The Cross House
Another project this afternoon was mowing the grass.
For weeks it has been blistering hot, but today it “cooled” to just really hot. But really hot (and humid) is only fractionally better than blistering hot.
This is SO not conducive to mowing the lawn.
I had a young pup willing to do it, Josh, but he texted that he was uncertain if he could come by today. Ugh.
The lawn was already higher than I had ever allowed it, due to a broken mower, so waiting another day was kinda freaking me out. Plus, I am having guests tomorrow!
Since buying the house, the lawn has been religiously mowed to golf-course standards. While the exterior of the house is in various stages of presentability (some parts look great; most parts look disturbingly pitiful), and I can’t do much about this, I can control the lawn.
This is an old-house philosophy of mine: do whatever you can to be a good neighbor.
So while the house looks great from X angle, and like something waiting for a demolition permit from most other angles, I find it really really really helps if the lawn is kept immaculate, and all its edges maniacally trimmed. Oh, and a pair of…
Oh, and clean windows matter!
I think these things make a big difference to my neighbors, and to the city (the Cross House is highly visible). A trim lawn, clean windows, and some potted flowers make it clear that the house is loved and being cared for. So, while the exterior restoration will take years, anybody walking or driving by cannot help but get the impression that something is happening. Perhaps even something magical.
HAROLD & WILMA
Just after starting my lighting restoration business in 2007, I kept hearing about Harold and Wilma.
“Have you met Harold and Wilma yet?”
“Oh! You HAVE to meet Harold and Wilma!”
“You really remind me of Harold and Wilma!”
It seemed that Harold and Wilma, and I, did, indeed, have a strong connection. As I learned, they, too, loved old lighting and had, it seemed, amassed a huge collection. Which they wanted to sell.
Which they wanted to sell.
I was breathless.
Finally, I got their phone number and an appointment was made. The couple lived 3-1/2-hours away, due west.
For the next two years, I drove to visit Harold and Wilma, and ended up purchasing most of their large stock. I also got to know them. And was awestruck.
For most of his life, Harold drove a milk truck from Hutchinson, KS, to Kansas City, MO. He would leave at like 11PM, then drive 3-1/2 hours to Kansas City. He dropped off the milk, then drove back to Hutchinson.
He did this for like thirty years! This job would have killed me in six months, but Harold loved it. He LOVES driving. When their three kids were young, Harold and Wilma would pack them into the car, spin a compass, and then head out in that direction to discover something new.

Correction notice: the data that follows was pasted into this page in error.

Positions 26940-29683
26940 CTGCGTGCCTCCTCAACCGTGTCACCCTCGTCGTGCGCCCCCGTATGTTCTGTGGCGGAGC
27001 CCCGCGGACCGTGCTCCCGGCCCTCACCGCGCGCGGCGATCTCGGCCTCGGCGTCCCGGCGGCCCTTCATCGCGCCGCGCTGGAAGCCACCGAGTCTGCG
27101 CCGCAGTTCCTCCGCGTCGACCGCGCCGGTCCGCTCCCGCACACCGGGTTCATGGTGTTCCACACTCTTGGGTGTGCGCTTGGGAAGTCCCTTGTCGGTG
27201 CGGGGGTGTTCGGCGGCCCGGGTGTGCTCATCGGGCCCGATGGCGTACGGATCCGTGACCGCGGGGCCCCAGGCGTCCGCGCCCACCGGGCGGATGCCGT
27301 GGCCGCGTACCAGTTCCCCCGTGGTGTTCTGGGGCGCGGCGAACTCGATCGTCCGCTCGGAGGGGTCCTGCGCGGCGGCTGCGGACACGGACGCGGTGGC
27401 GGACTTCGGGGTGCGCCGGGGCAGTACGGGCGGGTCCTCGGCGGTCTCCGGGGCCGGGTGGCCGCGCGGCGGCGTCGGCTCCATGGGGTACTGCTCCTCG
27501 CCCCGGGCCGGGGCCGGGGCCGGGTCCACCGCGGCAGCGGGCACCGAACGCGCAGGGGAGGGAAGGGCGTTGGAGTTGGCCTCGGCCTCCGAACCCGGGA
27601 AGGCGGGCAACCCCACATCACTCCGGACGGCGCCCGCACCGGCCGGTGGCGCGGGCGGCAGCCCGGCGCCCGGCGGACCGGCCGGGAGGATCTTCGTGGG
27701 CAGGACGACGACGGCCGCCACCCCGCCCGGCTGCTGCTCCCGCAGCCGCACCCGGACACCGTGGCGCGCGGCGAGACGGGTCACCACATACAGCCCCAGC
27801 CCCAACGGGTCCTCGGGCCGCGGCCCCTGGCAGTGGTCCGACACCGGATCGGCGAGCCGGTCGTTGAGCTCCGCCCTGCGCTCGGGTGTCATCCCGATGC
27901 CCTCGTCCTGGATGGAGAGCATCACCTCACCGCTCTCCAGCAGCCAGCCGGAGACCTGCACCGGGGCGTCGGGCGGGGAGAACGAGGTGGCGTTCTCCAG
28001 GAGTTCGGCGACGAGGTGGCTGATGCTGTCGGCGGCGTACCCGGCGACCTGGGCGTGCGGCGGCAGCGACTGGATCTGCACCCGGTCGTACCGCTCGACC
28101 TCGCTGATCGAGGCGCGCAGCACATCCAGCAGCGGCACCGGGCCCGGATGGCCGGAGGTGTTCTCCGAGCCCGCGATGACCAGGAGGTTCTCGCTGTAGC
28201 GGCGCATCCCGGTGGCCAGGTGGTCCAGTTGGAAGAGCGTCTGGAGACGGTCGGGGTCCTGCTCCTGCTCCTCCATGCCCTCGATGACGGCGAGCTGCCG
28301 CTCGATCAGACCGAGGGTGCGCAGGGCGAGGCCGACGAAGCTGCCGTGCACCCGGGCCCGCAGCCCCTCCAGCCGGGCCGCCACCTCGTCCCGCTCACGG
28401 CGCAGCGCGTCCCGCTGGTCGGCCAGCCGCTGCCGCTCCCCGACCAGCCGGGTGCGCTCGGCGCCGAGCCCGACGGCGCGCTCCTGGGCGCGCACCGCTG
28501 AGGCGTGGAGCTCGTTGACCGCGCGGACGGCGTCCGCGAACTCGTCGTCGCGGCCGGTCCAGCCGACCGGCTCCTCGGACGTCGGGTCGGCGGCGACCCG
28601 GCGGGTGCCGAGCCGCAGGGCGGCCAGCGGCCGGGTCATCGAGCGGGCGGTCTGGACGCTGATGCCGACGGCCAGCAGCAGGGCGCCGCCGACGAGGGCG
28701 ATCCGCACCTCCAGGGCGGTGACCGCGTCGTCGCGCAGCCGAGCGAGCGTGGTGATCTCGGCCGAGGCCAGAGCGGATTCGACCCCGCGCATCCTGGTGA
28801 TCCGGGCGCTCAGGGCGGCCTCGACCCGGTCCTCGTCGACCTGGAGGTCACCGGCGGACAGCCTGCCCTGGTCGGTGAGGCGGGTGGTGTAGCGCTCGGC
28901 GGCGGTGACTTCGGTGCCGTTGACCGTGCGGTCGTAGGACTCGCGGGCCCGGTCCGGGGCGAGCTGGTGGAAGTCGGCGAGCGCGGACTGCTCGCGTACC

Harold finally retired, but, insatiably curious, he and Wilma just kept on driving. Along each trip, they would stop in antique stores and junk shops and salvage yards (people after my own heart) and buy old lights. In not much time at all, this turned into a second career, and their basement was soon stuffed with old lights. Then their garage. Then an an old building (a former corner grocery store) was rented. Then a steel building.
Yep, people after my own heart.
Harold restored many of these lights, which they sold word-of-mouth, and at the monthly flea market in Wichita.
By some miracle, just when Harold and Wilma realized that they should start downsizing, I arrived in their life. Being shown their storage buildings was like being escorted into Aladdin’s Cave. I was gobsmacked.
Each buying trip (there would be many) was also an opportunity to get to know the couple better. And the more I learned the more dazzled I was. One hears the phrase salt of the Earth, but Harold and Wilma personified this. Although now elderly, they were always helping other elderly and less mobile people. They thought nothing about venturing out during a heat wave to clean up a semi-delict house (washing windows and trimming back overgrowth). When I asked them why they were doing this, they replied: “Because it needs it.” They fretted each winter that wild birds were not getting enough food.
One day I drove to their town not to buy more treasures, but to tour a Lustron House which was now a museum. Harold and Wilma had been, of course, instrumental in saving it from demolition, and getting it turned into a museum. It was the first time I had been in a Lustron, and was thrilled thrilled thrilled.
Then one day I received an email.
Wilma had severely hurt her back. It was bad. Very bad. Then several years passed and I received only intermittent news.
Then came even worse news. The worst.
A world without Wilma? How was this possible?
Since buying the Cross House, I had been eager to give a grand tour for Harold and Wilma.
And tomorrow…tomorrow…Harold is coming, joined by his daughter. Although the reunion will be a bit bittersweet, I am sooooooooooooo excited.
So, damn the heat, the damn grass had to be cut today!
Also tomorrow, is a tour for about a dozen people from a writer’s group. Writers! They contacted me and I replied: “Sure!”
I got most of the lawn cut and edged.
I was dripping wet.
While finishing, Sharol stopped by briefly. As I stood, imitating a built-in pool, we chatted about politics. Or, rather, perhaps I chatted about politics. But Sharol was gracious and it is always nice seeing her.
At last, the damn grass was cut, I mopped myself off, changed into a dry shirt (is anything better than a dry shirt?), and drove home.
Upon arrival, I could not get out of the car. My body was just locked into place. I felt as if I had been run over by not one, not two, but…